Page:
Why University Lectures Don’t Work

Why University Lectures Don't Work

Why University Lectures Don't Work

Ever had a three hour lecture in school? Then you know that after about an hour, your mind’s already someplace else, counting down ’til halfway … one more hour … and then finally fifteen minutes left. And during that last fifteen minutes, you’re already packed up and ready to go, preoccupied with what adventures you’ll pursue once you’re free. Time’s up, you leave, and you’ve remembered nothing from that lecture.

And it’s not your fault — traditional lectures just don’t work. In fact, undergrads are 1.5 times more likely to fail when they’re just being lectured at. Let me tell you why:

1. They’re boring

Plain and simple: they’re boring. Lectures go in one ear and out the other. They’re uninteresting, and as a result, no one wants to be there. During lecture, you’re just sort of being talked at by someone you don’t know, about something you don’t really care about. You’re stuck in the same seat for hours and there’s just so much more you can be doing outside or someplace else.

If lectures aren’t interesting, people aren’t going to care (they’ll nap). They don’t listen, and they don’t learn.

2. People have different learning styles

Lecturing is only one type of teaching and only reaches to some kinds of learners. Some people learn by doing things hands-on, which just isn’t realistic in a lecture setting. And I think there’s something to be said about the whole bunch of auditory learners who still don’t like lectures.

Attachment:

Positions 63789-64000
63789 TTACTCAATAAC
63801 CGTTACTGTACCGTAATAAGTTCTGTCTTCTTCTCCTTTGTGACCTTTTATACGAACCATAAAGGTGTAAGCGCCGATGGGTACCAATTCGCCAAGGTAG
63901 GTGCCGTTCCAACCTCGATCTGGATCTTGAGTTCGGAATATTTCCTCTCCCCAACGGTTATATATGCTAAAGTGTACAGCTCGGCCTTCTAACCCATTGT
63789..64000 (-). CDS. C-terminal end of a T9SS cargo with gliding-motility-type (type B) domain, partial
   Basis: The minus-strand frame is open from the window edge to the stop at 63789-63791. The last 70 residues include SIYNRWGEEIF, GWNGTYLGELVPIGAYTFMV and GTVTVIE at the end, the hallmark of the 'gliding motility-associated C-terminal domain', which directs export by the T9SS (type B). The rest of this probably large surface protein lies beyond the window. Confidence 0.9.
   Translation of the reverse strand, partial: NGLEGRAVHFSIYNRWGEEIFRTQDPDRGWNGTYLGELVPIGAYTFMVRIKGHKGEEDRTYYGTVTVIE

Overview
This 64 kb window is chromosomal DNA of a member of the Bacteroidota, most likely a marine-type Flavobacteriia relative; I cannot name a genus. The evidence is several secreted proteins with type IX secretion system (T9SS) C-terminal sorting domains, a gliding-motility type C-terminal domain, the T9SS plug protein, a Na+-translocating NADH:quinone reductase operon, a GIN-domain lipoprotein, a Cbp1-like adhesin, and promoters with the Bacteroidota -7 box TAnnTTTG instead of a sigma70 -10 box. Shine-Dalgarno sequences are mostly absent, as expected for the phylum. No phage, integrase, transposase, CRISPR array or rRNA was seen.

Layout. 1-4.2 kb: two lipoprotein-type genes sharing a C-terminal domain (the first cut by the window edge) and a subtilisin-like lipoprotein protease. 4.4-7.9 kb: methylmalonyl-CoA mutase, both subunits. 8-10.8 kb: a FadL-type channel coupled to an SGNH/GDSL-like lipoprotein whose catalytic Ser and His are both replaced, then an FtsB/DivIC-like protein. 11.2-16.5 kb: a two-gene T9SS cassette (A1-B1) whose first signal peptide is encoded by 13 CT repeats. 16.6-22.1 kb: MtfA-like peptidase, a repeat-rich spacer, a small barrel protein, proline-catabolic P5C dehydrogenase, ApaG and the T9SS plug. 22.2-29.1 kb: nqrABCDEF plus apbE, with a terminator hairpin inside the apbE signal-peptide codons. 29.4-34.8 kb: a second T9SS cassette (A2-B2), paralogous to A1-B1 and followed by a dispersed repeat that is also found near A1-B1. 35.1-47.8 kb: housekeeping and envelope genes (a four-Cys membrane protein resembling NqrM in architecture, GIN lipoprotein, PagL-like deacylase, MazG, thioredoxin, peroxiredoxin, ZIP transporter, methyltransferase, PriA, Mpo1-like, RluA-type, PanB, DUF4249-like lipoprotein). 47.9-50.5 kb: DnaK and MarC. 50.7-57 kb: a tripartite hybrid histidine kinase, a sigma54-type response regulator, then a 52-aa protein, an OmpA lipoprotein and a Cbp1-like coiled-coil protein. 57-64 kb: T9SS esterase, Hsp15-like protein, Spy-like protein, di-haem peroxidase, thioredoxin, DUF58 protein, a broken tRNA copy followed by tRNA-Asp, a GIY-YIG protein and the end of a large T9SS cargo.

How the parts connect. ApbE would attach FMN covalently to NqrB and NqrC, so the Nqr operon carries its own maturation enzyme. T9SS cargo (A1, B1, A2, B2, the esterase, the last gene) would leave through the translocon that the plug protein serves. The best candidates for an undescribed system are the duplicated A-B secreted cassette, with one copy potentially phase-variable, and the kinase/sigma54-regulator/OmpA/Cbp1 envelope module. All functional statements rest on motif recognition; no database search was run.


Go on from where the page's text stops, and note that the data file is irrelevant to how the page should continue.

Why University Lectures Don't Work

The point is lectures are only one style, and they can’t teach everyone because everyone is different.

3. You don’t get to actively think

Listening to someone lecture is a very passive form of learning. You’re passively taking everything in as it comes, without synthesizing new ideas. Since they’re not your ideas, you have a harder time remembering them.

They don’t challenge us to actively assert our thinking prowess (like, say, Pokemon does, let’s be real). Interactive learning, like asking and answering questions, clicker quizzes, and discussion are active learning. Just listening to someone speak is the least effective way of learning (whereas teaching is the most effective). And if you’re not actively thinking, most likely you’re zoning out.

4. They’re too long

You start reading the Facebook chat on the laptop of the girl in front of you. You look for the buzzing fly. Texting. Playing (God forbid) Candy Crush. It’s just been too long. Your butt hurts. You’re hungry (or you just want to eat ’cause you’re unhappy and bored). The struggle is real.

Why University Lectures Don't Work

The average lecture is about 2 hours. But our attention spans are not that long. In the age of the internet, when we have so many different things vying for our attentions, we jump from one thing to another in a second, and lose interest quickly. Besides, in such a long lecture, even if the first hour you’re diligently listening and taking notes, after a while, your brain gets tired (of being bored). It’s been proven that we need breaks in order to stay focussed.

5. Some lecturers don’t know how to lecture

Yeah, I said it. How many times have you complained about a prof? Or blamed a prof’s lousy lecturing for your failing grade? Well the fact is that some profs are just not good at giving lectures, just as some students are not great at learning from lectures. Whether it’s because they’re amazingly monotone (which some most definitely are) or they unfortunately have an accent that makes them hard to understand, learning in a lecture where the prof is bad at speaking is a mission.Why University Lectures Don't Work

 Tell us:

[quote_center]How do you feel about the traditional lecturing style?[/quote_center]

 

 

Republished by Blog Post Promoter

LEAVE A REPLY

Please enter your comment!
Please enter your name here